Diana and John Lampen
John Lampen, Mending Hurts, Swarthmore Lecture 1987
Diana Lampen (1940 - ) and John Lampen (1938 - ) have worked in peace and reconciliation in spheres ranging from a therapeutic community for young boys, via Derry in Northern Ireland in the lead up to the Good Friday peace accord, to their present work as peace educators with the Hope Project.
The couple were married in 1962, and became Quakers in 1969. In the early years of their marriage, they worked at Shotton Hall, a therapeutic community for emotionally disturbed teenage boys. John became Headmaster in 1972, and they remained there until 1982. In his Swarthmore Lecture, Mending Hurts, given in 1987, John drew on many examples of his work with the troubled young boys who were in his care.
In 1976, the Lampens met Will Warren, an English Quaker working for peace and reconciliation in Derry, Northern Ireland. In 1983, after leaving Shotton Hall, they spent three months in South Africa, meeting peaceworkers there, including the Quaker HW van der Merwe. There they also met hardliners on both sides of the racial divide who, as John wrote, “disabused us of any idea that ... those who are designated as ‘terrorists’ or ‘bigots’ must be psychopaths.”
John moved to Derry in 1983, where Diana and their two sons joined him in 1984. For the next ten years, they were both involved in many community development, peace and mediation initiatives. They joined the Derry Peace and Reconciliation Group (PRG), which had been inspired by the work of Will Warren. The PRG gradually became a trusted channel for complaints against the Royal Ulster Constabulary (the local police force) and the British security forces, and helped persuade them to improve their relations with the community. For example, they would talk to soldiers about to go out on patrol, helping them not to view everyone they met as the enemy. Aware, too, that changing attitudes towards violence amongst ordinary people, and especially young people, would give politicians ‘permission to work for peace’, they brought 16-17 year olds from both communities together to work on a vision for future.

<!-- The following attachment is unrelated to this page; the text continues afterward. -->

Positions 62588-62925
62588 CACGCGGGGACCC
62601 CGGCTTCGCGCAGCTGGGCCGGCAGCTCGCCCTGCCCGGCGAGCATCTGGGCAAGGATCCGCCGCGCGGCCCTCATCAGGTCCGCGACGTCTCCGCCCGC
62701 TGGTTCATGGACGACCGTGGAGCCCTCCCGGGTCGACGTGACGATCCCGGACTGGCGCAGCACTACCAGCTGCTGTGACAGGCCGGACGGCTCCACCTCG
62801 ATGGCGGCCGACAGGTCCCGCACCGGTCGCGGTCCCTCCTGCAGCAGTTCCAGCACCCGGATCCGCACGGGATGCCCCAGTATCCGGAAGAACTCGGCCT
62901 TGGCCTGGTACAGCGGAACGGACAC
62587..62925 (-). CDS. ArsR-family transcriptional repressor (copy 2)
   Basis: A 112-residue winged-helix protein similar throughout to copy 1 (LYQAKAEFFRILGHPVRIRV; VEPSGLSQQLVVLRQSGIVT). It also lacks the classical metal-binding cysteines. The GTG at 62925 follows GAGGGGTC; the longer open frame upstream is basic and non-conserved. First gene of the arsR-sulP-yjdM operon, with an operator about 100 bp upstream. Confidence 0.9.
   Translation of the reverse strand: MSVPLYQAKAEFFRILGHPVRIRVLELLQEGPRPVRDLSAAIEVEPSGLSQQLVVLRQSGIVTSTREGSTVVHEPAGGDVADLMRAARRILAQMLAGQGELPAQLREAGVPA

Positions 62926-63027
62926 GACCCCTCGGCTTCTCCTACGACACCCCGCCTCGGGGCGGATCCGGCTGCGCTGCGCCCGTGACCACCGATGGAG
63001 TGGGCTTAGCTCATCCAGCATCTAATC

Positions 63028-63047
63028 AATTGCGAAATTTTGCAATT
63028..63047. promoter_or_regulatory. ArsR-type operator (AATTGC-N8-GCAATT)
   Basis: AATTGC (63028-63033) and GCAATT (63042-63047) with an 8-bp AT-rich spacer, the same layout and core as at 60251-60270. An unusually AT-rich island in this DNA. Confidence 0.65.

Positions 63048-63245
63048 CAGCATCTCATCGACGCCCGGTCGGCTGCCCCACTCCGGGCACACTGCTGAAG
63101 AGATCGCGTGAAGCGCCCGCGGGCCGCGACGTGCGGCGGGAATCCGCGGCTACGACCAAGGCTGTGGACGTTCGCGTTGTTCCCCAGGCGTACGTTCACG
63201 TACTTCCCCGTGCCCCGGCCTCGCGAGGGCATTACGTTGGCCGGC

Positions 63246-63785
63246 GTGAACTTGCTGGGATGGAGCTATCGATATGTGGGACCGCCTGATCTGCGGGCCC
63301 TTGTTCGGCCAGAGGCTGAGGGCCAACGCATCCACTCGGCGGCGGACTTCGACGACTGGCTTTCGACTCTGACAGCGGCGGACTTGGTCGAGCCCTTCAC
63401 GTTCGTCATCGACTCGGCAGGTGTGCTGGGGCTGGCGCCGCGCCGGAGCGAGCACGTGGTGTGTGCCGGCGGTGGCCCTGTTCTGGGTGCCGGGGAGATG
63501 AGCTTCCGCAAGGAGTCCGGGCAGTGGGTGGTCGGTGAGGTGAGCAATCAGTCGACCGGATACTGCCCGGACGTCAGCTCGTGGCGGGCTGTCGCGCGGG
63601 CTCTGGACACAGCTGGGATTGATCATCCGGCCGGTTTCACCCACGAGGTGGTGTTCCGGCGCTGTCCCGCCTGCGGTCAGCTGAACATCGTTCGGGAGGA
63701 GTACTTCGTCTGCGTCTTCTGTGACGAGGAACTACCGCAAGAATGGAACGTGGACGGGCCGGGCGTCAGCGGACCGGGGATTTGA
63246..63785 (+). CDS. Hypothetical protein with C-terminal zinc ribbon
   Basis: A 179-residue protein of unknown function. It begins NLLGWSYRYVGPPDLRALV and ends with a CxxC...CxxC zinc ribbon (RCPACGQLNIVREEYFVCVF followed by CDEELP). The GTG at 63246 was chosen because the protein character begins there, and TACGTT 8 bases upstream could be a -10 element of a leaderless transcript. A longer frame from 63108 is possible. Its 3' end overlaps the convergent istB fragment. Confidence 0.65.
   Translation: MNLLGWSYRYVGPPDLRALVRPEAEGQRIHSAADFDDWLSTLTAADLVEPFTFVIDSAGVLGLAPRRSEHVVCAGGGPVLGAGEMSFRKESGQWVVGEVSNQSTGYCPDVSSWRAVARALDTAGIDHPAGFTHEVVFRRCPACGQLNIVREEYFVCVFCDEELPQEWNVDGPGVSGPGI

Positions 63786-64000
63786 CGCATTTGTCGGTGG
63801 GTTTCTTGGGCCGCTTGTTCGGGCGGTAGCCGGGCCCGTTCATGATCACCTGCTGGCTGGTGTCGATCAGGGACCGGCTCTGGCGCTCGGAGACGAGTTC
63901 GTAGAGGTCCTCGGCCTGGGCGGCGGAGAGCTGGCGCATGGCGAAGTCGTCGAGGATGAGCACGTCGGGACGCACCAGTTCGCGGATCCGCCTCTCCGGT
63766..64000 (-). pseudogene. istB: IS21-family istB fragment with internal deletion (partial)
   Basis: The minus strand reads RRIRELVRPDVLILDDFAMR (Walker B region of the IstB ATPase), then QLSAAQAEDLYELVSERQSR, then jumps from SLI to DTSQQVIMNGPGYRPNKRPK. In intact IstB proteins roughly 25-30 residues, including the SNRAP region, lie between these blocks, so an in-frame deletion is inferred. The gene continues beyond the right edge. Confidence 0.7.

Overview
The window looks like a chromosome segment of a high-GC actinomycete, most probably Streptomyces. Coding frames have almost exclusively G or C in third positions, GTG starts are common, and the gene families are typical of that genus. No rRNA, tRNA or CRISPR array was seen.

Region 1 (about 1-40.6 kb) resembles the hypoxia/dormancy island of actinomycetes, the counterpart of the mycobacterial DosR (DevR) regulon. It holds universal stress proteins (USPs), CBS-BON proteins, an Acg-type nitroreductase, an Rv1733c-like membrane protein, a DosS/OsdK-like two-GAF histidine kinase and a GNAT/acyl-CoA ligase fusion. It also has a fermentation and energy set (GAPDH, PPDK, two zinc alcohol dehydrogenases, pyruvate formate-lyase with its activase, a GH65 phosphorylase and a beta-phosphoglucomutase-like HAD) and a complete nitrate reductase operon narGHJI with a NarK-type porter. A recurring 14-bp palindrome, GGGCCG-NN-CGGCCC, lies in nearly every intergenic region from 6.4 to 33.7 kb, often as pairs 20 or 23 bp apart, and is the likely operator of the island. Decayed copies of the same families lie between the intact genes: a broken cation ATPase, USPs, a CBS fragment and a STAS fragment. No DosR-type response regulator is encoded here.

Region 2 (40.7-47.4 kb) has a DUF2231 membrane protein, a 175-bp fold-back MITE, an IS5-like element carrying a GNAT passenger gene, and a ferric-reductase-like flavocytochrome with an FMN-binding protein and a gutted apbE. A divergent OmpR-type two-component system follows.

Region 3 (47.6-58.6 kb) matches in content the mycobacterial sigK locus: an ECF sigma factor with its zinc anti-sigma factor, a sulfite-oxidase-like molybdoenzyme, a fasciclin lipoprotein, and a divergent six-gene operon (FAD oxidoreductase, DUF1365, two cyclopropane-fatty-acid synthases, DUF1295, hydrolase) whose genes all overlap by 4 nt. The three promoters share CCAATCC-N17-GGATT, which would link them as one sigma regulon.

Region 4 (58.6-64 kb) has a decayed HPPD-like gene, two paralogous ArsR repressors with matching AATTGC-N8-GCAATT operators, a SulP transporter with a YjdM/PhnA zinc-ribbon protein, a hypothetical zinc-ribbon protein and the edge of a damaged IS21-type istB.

John became the first Chair of Ulster Quaker Peace Education Project, as well as working in schools for the programme, which trained young people in peace skills and mediation, and teachers as peace educators. It organised city-wide children's conferences in Derry, and shared its skills in Uganda and Eastern Europe. John also became Moderator of the Board of Community Affairs of the Irish Council of Churches, helped to review Prisons in Northern Ireland for the Irish churches, and co-chaired the Churches' Working Party on Sectarianism.
Meanwhile, Diana Lampen became a member of the Corrymeela Community, a group founded in 1965 to help individuals and communities suffering as a result of the violence in Northern Ireland. She organised annual cross-community family holiday weeks there.
Diana regularly taught yoga in different areas of the divided city, seeing it as a way to help people find a measure of inner peace She also served on a Derry City Council committee for Travelling (Itinerant) people, establishing sites where they could live, and reducing local prejudice, and took part in a scheme that allowed lay visitors to check on detainees in police custody.
In the late 1980s and early 1990s, peace initiatives were secretly underway in both Belfast and Derry. In Derry, the PRG proposed a number of steps to de-escalate the conflict, many of which were quietly implemented behind the scenes.
The role John Lampen and two former paramilitary members of the PRG undertook as mediators ... was to play a largely unreported but significant part in the IRA’s journey to the 1994 cease-fire.
In 1994, the Lampens returned to England as freelance peace workers and set up The Hope Project, offering training in peace building skills and the creative handling of conflict. One strand of work since then has been with the West Midlands Quaker Peace Education Project. Over ten years, they have helped develop peace education in schools in Belarus and Ukraine. More recently, they worked with peace and reconstruction projects in Bosnia, Croatia and Macedonia, including one with the United Nations Development Programme.
In 1998, John was a founder member of Anti Mines Network–Rwenzori, in Western Uganda, supporting work which helped lead to Uganda being declared mine-free in 2012. He is also a Board member of Rwenzori Peace Bridge, a network of grassroots organisations, and helped design its training programme in conflict resolution, community and school mediation, legal advice work and group development.
At home, Diana and John both lead events and retreats on Quaker themes.